A year after a NCAA tournament berth, people are returning to Michigan's bandwagon
CHICAGO - While he was home over the summer, DeShawn Sims would hear some crazy things. His Michigan team had finally returned to the NCAA tournament after a decade-long hiatus and all of a sudden, the bandwagon fans were back.
Big expectations, needless to say, followed soon after.
“You can tell that in one offseason,” Sims said Thursday at Big Ten media day. “People talking crazy stuff, like you all should win a national championship this year off of one tournament appearance.”
While national championship chatter is probably premature, there is little doubt Michigan is expected to be one of the Big Ten’s elite team this year. While not picked in the Top 3 of the Big Ten polls - the league only releases the Top 3 in the media voting - the Wolverines are ranked No. 15 in both the AP media poll and the USA Today coaches’ poll.
And as Sims said, it’s all off one NCAA tournament appearance that ended in a second-round loss to second-seeded Oklahoma. But the reason for optimism is what returns to
Ann Arbor in John Beilein’s third year as head coach.
There are Sims and junior guard Manny Harris, who was a first-team All-Big Ten selection by the media. There was also the emergence of Zack Novak and Stu Douglass as scoring options last year in their rookie years.
Each return as sophomores and look better than they did a season ago.
It’d be understandable if teams focused on Sims and Harris this season as they were Michigan’s top two scorers and rebounders a season ago.
But to do that, Harris said, would be an error.
“I’m not going to stress that a lot because we have a lot of scorers on our team,” Harris said. “If I’m not having a big game, DeShawn is going to have a big game or Stu or Zack or Laval (Lucas-Perry) or anybody on our team.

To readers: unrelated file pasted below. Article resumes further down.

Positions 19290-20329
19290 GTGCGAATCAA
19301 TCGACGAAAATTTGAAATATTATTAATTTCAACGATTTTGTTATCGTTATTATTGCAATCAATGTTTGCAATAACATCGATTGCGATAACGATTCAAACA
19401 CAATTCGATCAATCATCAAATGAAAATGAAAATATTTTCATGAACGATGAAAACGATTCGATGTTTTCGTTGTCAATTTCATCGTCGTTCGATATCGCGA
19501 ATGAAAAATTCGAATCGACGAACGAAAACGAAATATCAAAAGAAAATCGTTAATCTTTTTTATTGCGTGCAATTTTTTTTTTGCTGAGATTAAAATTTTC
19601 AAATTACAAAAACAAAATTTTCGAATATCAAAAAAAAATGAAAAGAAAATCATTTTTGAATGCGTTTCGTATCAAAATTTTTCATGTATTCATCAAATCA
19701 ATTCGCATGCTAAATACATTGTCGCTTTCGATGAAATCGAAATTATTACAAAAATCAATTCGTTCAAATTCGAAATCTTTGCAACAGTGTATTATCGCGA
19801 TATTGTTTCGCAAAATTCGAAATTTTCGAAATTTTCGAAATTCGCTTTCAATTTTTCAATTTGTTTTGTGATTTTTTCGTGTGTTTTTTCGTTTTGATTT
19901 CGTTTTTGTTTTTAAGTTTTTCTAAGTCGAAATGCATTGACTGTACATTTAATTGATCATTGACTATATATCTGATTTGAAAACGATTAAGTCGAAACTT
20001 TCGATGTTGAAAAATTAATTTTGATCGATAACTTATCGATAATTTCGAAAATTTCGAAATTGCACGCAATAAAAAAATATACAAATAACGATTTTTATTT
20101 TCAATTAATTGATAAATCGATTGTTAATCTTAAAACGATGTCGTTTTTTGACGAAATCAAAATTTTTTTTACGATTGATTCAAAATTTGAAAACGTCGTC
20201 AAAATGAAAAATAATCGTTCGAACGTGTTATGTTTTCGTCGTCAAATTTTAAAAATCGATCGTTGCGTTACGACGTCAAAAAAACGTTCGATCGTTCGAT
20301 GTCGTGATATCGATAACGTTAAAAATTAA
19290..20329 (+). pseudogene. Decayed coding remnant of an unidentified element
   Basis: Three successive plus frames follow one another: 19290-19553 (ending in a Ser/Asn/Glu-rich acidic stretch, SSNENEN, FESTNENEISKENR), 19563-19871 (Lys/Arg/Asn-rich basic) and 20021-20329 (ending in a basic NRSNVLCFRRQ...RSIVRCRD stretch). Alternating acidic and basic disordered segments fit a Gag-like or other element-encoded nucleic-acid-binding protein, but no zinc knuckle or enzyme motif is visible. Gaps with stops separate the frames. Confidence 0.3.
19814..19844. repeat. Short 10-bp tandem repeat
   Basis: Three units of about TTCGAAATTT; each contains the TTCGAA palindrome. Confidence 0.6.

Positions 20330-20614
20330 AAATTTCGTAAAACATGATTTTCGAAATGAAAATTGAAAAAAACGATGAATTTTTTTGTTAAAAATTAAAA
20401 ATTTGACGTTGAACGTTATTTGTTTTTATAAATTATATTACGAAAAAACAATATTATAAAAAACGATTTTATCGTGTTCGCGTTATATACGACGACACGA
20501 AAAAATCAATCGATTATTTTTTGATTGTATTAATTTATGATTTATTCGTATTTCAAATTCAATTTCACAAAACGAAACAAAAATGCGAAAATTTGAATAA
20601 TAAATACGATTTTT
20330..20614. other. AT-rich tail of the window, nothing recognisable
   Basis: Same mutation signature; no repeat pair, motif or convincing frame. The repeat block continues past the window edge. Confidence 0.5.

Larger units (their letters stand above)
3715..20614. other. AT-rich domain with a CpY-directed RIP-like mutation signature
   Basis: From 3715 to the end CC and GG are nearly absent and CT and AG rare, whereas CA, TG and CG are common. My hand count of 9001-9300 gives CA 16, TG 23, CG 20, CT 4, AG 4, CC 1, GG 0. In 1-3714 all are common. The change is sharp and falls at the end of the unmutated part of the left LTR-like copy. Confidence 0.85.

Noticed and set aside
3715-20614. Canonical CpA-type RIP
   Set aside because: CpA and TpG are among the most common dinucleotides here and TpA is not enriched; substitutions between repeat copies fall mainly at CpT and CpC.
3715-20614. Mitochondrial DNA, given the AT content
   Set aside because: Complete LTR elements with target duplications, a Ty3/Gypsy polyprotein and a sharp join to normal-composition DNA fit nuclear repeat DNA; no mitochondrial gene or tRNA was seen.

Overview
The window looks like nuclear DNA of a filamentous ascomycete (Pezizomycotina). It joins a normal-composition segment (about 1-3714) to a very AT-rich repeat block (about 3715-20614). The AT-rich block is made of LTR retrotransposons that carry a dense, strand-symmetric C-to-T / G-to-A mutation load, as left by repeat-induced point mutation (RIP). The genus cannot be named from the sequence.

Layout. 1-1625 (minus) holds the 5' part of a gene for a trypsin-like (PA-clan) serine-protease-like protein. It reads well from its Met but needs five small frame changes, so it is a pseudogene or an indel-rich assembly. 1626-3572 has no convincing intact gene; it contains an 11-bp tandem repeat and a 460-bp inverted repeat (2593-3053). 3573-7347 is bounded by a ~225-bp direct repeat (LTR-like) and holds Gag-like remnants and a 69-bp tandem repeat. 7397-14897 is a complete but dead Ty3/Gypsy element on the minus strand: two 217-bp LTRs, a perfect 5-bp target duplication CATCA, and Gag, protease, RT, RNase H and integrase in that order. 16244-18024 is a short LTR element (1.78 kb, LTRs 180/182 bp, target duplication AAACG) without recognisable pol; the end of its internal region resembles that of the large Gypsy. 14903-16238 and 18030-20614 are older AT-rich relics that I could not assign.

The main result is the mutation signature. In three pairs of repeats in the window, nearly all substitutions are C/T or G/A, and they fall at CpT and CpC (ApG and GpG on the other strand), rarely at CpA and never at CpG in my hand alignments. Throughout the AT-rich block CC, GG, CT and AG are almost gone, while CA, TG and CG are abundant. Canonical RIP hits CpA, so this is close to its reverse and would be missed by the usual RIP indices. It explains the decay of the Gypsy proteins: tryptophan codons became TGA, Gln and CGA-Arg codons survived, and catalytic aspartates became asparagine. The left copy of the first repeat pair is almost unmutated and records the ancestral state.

“I think we better at that this year. If they zone in on me, that’d be dumb.”
Much of that came from recruiting players into Beilein’s sophisticated offensive system or players who can defend both in man-to-man and his famous 1-3-1 as the Wolverines have rebuilt.
Beilein has spent time in Ann Arbor rebuilding a program through trust and through rules, perhaps faster than a lot of people expected. Hence the heightened expectations that send people going to Sims in a frenzy about national championship conversations.
While yearly national championship discussion isn’t in the realm of possibility just yet, talking about consistent NCAA tournament appearances it. That, to Beilein, is stability and maintaining a successful program.
“That’s where Michigan belongs,” Beilein said. “If you’re in the tournament every year, dang it, you’ve got a chance of winning it.”
Winning. It’s still a relatively new concept for this generation of players looking at
Michigan. But it’s something that is expected out of the Wolverines now.
“Win,” he said. “Win as much as possible. My expectation is for this team to be a lot smarter than we was last year, a lot smarter than last year.
“Anything less than that, I’d be mad at myself and at the team. Just, if I feel we didn’t
work hard enough. If we lose the game and I feel we didn’t work the best that we can or best ourselves, I’ll be mad because I know we’ll be a lot better (at that) this year.”
All of which leads to the question Sims heard on the streets and everywhere he went this summer.
Where will Michigan end up? Can, as some fans approached Sims, Michigan win a national championship?
“I’m as modest and humble as possible, say ‘Maybe,’” Sims said. “But just hearing it, it’s just good for the whole Michigan program and Ann Arbor and everyone who loves Michigan.
“It’s not so much feels anything for me but for the whole, everyone who loves Michigan.”